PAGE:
Who inspires your writing?
- My daughter and my mom, the two Yetunde books were writing because of them.
Who is your favorite author?
- I don't have one favourite author. The very first book that I loved as an 11/12 year old is by Nyengi Koin called Time Changes Yesterday. The next one is The Gods Are Not To Blame by Ola Rotimi. As an adult, I like Stephen King
If you could never write again, what would you do?
- Writing involves using my hands and imagination. Only something seriously wrong would make me never write and then writing would be the least of my worries
What made you get into writing?
- I didn't set out to write, it sort of fell into my laps. You see, my mom passed away a little over a year before my daughter was born. One day when my daughter was sleeping (she was only a few months old then) I was thinking about my mom and the folktales she used to tell my sister and me. I couldn't remember in detail all the folktales she told me, so I decided to look into it further so that I could tell my own daughter when she was older. Whilst compiling it, I had (what I thought was a brilliant idea) to turn the folktales into 3D animation. Nollywood is the 3rd largest movie industry in the world but they focussed mainly on film and not animation. I thought it was the best time to bring change. Sadly that plan was deflated when I found out the cost of getting animations done. I thought that instead of letting the script gather dust whilst I looked for funding, I should re-write it into a novel and that was what I did and that lead to the birth of Yetunde: The Life And Times Of A Yoruba Girl In London (1). Doing so I think is the best decision I could have made. I hope to re-visit my original plan sometime in the future after I would have established my author platform.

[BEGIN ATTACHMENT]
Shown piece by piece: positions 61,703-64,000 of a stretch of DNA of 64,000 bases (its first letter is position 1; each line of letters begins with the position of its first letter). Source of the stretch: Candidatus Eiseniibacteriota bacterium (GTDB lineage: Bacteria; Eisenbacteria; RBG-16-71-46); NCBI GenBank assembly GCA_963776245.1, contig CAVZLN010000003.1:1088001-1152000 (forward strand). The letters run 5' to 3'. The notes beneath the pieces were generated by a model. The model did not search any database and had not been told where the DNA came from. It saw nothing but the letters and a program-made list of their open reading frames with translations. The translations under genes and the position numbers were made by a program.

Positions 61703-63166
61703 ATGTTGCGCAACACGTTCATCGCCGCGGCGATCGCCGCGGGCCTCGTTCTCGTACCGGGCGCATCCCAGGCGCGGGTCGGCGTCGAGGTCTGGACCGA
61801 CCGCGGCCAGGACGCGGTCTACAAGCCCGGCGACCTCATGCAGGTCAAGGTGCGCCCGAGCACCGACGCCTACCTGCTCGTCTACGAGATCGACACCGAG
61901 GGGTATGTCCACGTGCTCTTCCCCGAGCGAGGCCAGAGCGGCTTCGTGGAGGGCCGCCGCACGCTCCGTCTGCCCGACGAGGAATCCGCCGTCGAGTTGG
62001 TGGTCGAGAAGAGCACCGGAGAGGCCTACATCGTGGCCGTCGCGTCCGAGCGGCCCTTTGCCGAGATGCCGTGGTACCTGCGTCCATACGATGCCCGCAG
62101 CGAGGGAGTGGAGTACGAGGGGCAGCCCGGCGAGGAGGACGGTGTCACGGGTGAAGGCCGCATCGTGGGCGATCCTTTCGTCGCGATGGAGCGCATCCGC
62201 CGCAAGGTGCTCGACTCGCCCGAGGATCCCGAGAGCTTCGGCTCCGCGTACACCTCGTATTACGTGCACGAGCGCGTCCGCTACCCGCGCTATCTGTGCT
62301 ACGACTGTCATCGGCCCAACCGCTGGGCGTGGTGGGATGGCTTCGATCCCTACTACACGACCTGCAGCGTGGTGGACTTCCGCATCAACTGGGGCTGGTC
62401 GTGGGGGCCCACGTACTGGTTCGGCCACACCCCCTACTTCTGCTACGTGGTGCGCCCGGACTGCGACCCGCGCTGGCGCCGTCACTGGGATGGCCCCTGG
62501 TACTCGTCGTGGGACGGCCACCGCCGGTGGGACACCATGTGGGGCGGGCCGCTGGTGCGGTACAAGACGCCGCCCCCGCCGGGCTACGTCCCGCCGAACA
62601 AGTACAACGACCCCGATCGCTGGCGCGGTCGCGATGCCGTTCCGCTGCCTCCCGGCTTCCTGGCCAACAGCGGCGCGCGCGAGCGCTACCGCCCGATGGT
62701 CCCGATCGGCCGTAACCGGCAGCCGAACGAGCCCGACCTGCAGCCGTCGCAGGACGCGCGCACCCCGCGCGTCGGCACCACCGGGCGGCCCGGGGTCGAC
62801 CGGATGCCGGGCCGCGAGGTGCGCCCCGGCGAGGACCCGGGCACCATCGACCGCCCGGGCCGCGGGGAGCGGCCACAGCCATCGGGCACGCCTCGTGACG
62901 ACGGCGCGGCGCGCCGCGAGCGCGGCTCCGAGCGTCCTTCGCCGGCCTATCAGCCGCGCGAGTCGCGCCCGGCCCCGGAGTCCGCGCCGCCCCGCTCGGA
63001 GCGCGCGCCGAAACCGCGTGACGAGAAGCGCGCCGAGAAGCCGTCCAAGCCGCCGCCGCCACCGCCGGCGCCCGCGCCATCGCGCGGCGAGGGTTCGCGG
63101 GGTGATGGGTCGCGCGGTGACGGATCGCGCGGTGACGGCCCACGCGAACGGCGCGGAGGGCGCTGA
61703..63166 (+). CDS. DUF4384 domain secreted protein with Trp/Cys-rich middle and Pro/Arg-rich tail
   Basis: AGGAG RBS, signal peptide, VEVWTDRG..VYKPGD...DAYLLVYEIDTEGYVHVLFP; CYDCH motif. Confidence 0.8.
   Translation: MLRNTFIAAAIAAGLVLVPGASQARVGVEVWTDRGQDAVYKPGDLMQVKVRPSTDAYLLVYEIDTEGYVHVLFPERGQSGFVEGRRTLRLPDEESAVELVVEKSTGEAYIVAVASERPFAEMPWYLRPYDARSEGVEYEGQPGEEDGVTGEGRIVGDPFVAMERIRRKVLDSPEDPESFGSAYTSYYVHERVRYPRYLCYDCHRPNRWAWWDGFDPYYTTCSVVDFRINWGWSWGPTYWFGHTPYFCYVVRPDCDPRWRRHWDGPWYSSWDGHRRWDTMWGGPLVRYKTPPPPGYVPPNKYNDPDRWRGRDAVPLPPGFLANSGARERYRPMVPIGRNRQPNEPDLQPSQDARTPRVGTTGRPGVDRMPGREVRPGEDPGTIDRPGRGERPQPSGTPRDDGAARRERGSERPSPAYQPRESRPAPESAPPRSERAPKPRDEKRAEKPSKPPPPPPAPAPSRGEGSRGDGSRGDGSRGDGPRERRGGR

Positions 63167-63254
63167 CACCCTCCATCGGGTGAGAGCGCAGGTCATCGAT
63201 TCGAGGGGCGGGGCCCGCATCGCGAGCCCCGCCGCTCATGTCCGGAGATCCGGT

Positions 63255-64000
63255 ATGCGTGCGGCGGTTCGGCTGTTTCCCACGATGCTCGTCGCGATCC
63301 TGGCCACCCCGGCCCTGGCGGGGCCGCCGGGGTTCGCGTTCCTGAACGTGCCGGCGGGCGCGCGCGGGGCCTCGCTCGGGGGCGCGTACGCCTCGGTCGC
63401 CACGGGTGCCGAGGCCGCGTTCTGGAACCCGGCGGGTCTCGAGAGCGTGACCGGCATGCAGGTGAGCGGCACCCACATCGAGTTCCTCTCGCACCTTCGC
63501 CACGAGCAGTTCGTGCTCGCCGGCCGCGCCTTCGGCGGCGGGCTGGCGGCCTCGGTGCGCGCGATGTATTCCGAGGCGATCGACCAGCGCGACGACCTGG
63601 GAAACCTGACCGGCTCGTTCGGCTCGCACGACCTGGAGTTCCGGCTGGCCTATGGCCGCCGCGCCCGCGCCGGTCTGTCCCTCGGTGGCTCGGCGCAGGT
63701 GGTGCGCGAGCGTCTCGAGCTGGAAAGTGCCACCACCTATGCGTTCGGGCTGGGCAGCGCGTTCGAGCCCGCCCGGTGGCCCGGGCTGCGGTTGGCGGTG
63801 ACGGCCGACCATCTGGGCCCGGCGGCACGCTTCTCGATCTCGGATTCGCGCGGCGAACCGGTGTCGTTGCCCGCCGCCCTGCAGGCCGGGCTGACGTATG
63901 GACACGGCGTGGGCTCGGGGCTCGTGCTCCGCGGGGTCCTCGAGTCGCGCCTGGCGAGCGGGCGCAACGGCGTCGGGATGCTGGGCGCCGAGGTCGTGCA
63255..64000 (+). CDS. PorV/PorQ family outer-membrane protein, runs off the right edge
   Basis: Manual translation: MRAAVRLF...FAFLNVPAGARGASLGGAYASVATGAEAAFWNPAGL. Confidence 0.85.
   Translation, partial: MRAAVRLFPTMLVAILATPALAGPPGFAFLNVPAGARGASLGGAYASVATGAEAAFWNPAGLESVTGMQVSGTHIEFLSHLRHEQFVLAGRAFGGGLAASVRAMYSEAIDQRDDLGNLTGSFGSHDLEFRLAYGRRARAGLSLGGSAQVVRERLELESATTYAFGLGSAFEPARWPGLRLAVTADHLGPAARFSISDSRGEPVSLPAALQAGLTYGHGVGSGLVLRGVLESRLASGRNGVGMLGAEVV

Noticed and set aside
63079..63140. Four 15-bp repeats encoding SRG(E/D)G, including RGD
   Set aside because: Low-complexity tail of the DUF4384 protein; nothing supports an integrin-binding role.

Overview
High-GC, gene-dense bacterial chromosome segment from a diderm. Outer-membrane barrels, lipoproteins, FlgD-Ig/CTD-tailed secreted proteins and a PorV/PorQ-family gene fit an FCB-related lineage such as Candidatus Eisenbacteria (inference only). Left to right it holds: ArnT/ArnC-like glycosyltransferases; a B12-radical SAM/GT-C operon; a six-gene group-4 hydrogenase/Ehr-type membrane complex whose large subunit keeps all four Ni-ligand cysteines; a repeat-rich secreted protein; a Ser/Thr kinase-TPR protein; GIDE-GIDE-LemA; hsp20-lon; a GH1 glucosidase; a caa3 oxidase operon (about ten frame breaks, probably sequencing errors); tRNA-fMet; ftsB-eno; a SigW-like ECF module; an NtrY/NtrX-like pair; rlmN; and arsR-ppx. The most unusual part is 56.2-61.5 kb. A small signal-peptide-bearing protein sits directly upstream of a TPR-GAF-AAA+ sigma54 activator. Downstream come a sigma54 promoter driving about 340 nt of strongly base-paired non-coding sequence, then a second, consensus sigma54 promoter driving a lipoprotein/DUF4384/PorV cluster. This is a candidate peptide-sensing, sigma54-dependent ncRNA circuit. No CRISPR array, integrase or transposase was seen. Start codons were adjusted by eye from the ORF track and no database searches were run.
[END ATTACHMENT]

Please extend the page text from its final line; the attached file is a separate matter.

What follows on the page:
When did you realize you were a writer?
- I guess I am but as someone who doesn't like labels, it's not something I ever thought of. I'm more of 'an idea pops into my head, I write it down' sort of person